Presentation on theme: "Harmonic Progressions By Wally Furrer. Chord Progressions The best way to study harmonic progression is to consider progressions in groups according to."— Presentation transcript:
Chord Progressions The best way to study harmonic progression is to consider progressions in groups according to the interval produced by the roots of adjacent chords. The following general categories will form the basis of out study of harmonic progression. Many harmonic patterns can be derived from the following progression built of consecutive ascending fourths or descending fifths. Note that both progressions begin and finish on the tonic. In major keys: In natural minor keys: I-IV-vii-iii-vi-ii-V-I i-iv-VII-III-VI-ii-v-i
The Circle Progression The Circle Progression: Examples: iii-vi, vi-ii-V, V-I. Undoubtedly the most common and the strongest of all harmonic progressions is the circle progression-adjacent roots in ascending fourth or descending fifth relationship. The circle progression, like no other, provides direction and drive toward a goal: the tonic chord. Circle progressions are often found in succession. \ Ascending Fifths and Descending Fourths: Examples: I-V, IV-I, V-ii, vi-iii, iii-vii, and ii-vi. The ascending fifth or descending fourth provides relief from constant motion toward tonic.
The Circle Progression cont. Examples: IV-V, V-vi, I-ii, ii-iii, and iii-IV. The ascending second progression is often used to prepare a switch from the circle progression, I-IV, to another circle progression, V-I. The resulting progression I-IV-V-I is often considered a substitute for I-ii-V-I.
Cadences PAC (Perfect Authentic Cadence) – V or V7 moving to I. Both Chords in root position. Soprano on root of I chord. IAC (Imperfect Authentic Cadence) – V or V7 moving to I, but with either an inverted chord, or the soprano not finishing on the tonic. HC (Half Cadence) – A cadence that ends on a V chord. The V chord can be approached from a number of other chords (I, ii, IV, V/V, etc.) PC (Plagal Cadence) – IV moving to I. Also known as church cadence. Named for the Amen commonly used at the end of hymns.\ DC (Deceptive Cadence) – A cadence that creates the expectation of going to I, but substitutes another chord instead. Common substitutes for I are: vi, IV, bVI, and occasionally IV or V/ii.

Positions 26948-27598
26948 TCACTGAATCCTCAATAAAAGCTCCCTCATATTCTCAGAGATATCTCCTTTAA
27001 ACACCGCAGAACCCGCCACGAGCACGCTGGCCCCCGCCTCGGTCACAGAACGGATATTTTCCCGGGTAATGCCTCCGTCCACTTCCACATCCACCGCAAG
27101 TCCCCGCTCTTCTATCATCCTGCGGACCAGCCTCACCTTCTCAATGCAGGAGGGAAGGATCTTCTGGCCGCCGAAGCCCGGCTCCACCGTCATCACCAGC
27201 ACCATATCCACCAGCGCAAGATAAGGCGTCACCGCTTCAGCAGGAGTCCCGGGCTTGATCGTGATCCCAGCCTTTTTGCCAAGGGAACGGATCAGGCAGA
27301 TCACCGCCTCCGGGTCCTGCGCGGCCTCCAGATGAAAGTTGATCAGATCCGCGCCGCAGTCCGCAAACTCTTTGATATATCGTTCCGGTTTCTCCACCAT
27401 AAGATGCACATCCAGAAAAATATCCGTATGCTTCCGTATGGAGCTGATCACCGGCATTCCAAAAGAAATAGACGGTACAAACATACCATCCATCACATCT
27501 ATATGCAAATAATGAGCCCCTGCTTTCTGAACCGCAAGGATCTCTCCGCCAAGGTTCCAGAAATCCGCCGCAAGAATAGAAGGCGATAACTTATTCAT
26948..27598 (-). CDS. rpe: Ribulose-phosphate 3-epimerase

Root Relationships Two forces, both involving root relationships, govern the relationship of chords in succession. Together they help form the organization of phrases, periods, sections, and other musical units. These two forces are (1) the relationship of the chords to the prevailing tonality and (2) the intervals formed by the roots of the chords. The triads constructed on each of the scale degrees relate to the tonic triad, which is the point of rest and the goal of harmonic progression. Individual chord progressions, can be analyzed in terms of the interval formed between their roots.
Non-Chord Tones Neighbor tone:StepStep in opposite direction Passing Tone:StepStep in the same direction Appoggiatura:LeapStep in opposite direction Escape Tone:StepLeap in opposite direction Suspension:Same noteStep down Retardation:Same noteStep up Anticipation:Step or leapSame note Pedal Tone:Same note TypeApproached By:Left By: